6 Spear carrier’s outtake, perhaps (5)
EXTRA – Double definition.
7 Having more than one term in swimming pool, mainly (10)
POLYNOMIAL – An anagram (swimming) of POOL MAINLY.
8 Load back of Civic with a case of red – paid for with this? (6,4)
CHARGE CARD – A six-letter word meaning load followed by the back letter of civic, the A from the clue and the outer letters (case) of red.
12 Water in spate worried climber (5,3)
SWEET PEA – A three-letter word meaning water (in the toilet sense) inside a anagram (worried) of SPATE.
15 Stir and sip rum, rye and brandy, for example (7)
SPIRITS – An anagram (rum) of STIR SIP.
16 Rover, Mars spacecraft (6)
VIKING – Double definition.
18 Open University regularly knocked? Just a little bit (5)
OUNCE – The abbreviation for Open University followed by the even letters (regularly) of knocked.
20 Face learner backing up (4)
DIAL – The abbreviation for learner and a three-letter word meaning backing or assistance all reversed (up).
13 comments on “SP – 009”
A very pleasant puzzle giving us an unexpected treat – thanks Twmbarlwm.
For my podium I’ve selected 4d, 5d and 8d.
Thanks Twmbarlwm, a nice surprise. As a ‘special’ puzzle and with 13×13 grid, I thought there must be some theme … not found anything yet (other than the 5d / 12d pair, if both misspelt!)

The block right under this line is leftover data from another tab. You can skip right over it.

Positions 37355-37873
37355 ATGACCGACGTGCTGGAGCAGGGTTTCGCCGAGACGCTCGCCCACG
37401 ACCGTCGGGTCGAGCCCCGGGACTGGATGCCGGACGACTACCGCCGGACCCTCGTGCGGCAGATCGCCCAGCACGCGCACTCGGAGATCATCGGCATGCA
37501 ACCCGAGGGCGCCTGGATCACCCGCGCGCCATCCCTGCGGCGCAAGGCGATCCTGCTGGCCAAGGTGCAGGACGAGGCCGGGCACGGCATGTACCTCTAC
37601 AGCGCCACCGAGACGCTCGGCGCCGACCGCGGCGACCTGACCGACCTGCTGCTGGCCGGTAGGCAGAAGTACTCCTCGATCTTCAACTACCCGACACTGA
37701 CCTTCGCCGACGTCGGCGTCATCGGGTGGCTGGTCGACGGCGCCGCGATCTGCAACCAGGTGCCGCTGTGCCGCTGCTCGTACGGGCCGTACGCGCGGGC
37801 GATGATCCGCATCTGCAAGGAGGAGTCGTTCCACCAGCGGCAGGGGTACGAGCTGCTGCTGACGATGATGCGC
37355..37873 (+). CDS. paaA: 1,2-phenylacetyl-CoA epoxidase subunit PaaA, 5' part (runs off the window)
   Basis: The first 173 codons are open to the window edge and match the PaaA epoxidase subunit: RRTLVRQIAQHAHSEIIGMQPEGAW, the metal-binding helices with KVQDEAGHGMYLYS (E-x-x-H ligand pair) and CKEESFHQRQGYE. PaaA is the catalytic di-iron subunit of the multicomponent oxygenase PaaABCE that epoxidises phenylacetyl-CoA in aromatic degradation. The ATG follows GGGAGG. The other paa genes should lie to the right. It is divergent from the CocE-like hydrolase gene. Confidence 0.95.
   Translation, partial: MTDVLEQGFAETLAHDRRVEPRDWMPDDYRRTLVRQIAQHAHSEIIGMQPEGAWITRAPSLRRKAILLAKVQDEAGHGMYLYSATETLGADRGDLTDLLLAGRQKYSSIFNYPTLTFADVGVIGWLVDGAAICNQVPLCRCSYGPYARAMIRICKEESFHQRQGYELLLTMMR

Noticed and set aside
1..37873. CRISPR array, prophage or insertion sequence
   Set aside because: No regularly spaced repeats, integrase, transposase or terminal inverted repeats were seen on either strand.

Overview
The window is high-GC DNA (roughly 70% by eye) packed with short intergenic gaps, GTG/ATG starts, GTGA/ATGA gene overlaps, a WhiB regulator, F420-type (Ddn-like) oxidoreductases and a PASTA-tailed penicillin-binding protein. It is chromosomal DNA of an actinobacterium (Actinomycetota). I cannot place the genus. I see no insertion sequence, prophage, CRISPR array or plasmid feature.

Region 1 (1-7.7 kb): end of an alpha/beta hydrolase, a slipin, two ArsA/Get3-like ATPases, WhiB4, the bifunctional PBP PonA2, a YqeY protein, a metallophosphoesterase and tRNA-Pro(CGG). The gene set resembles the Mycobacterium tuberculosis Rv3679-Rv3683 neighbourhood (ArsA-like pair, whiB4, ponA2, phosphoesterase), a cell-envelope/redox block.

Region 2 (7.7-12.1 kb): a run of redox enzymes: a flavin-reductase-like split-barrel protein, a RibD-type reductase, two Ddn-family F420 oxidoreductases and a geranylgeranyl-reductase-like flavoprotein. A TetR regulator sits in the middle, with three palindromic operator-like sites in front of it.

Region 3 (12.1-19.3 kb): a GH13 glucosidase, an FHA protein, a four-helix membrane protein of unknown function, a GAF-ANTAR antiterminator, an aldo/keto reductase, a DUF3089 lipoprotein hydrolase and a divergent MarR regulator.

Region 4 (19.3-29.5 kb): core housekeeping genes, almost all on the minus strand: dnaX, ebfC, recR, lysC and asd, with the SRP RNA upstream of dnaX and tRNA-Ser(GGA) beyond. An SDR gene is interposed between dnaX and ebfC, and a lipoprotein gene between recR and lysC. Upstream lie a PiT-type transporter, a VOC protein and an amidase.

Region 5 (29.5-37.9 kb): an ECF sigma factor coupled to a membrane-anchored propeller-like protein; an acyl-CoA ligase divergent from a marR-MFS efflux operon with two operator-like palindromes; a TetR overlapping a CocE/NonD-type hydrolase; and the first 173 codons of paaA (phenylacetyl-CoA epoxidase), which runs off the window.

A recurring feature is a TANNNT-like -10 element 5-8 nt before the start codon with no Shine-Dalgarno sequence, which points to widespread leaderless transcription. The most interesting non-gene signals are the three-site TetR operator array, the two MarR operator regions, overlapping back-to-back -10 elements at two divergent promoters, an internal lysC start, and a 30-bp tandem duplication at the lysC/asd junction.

Favourites 17a, 23a & 7d (I must be in an anagrammy mood, but beyond that particularly liked the surface references, ‘expressing love’ and definition respectively), plus 14a a nice new definition for me to learn.
Thanks again, and in advance to ??? for review
Thanks Gazza and Fez, I’m glad you both enjoyed it.
There’s no theme despite that coincidence – this was an old abandoned 15×15 that went wrong with the unches and that I reconstituted as a smaller puzzle. So it’s a bit of an inbetweenie (to quote The Goodies) that I hope is a reasonably quick solve for a hot day.
Thank you to Tilsit for finding it a home.
Thank you Twmbarlwm for what could have been a grauniad quiptic. New words for me at 7d & 19a.
I have a bad tummy so am confined to the house today but this little gem cheered me up no end.
Took me an embarrassingly long time to twig “Bob”, great clue. Also very much enjoyed 2,4&5d.
Very nice quiptic, Twmbarlwm, for which many thanks. As with Stephen L, Bob held out and was my LOI, bar one. (3d had that honour – could NOT find the pseudonym for black with that K). Very nice clueing throughout, even for that tricky 7d (a crossword chestnut in the making?). Favourites included 8a, 22a, 2d, 12d and 15d. That’s an interesting hidden indicator in 14a. The pedant in me notes that there are many trees in the 10a genus: shrub? The only thing that jarred slightly for me was the positioning of the instruction in 17a which would, otherwise, have been a favourite. The surface is undeniably delightful and earns you full forgiveness. If the indicator is being used in a directive sense, I feel it sits more comfortably before the fodder. Probably a personal foible.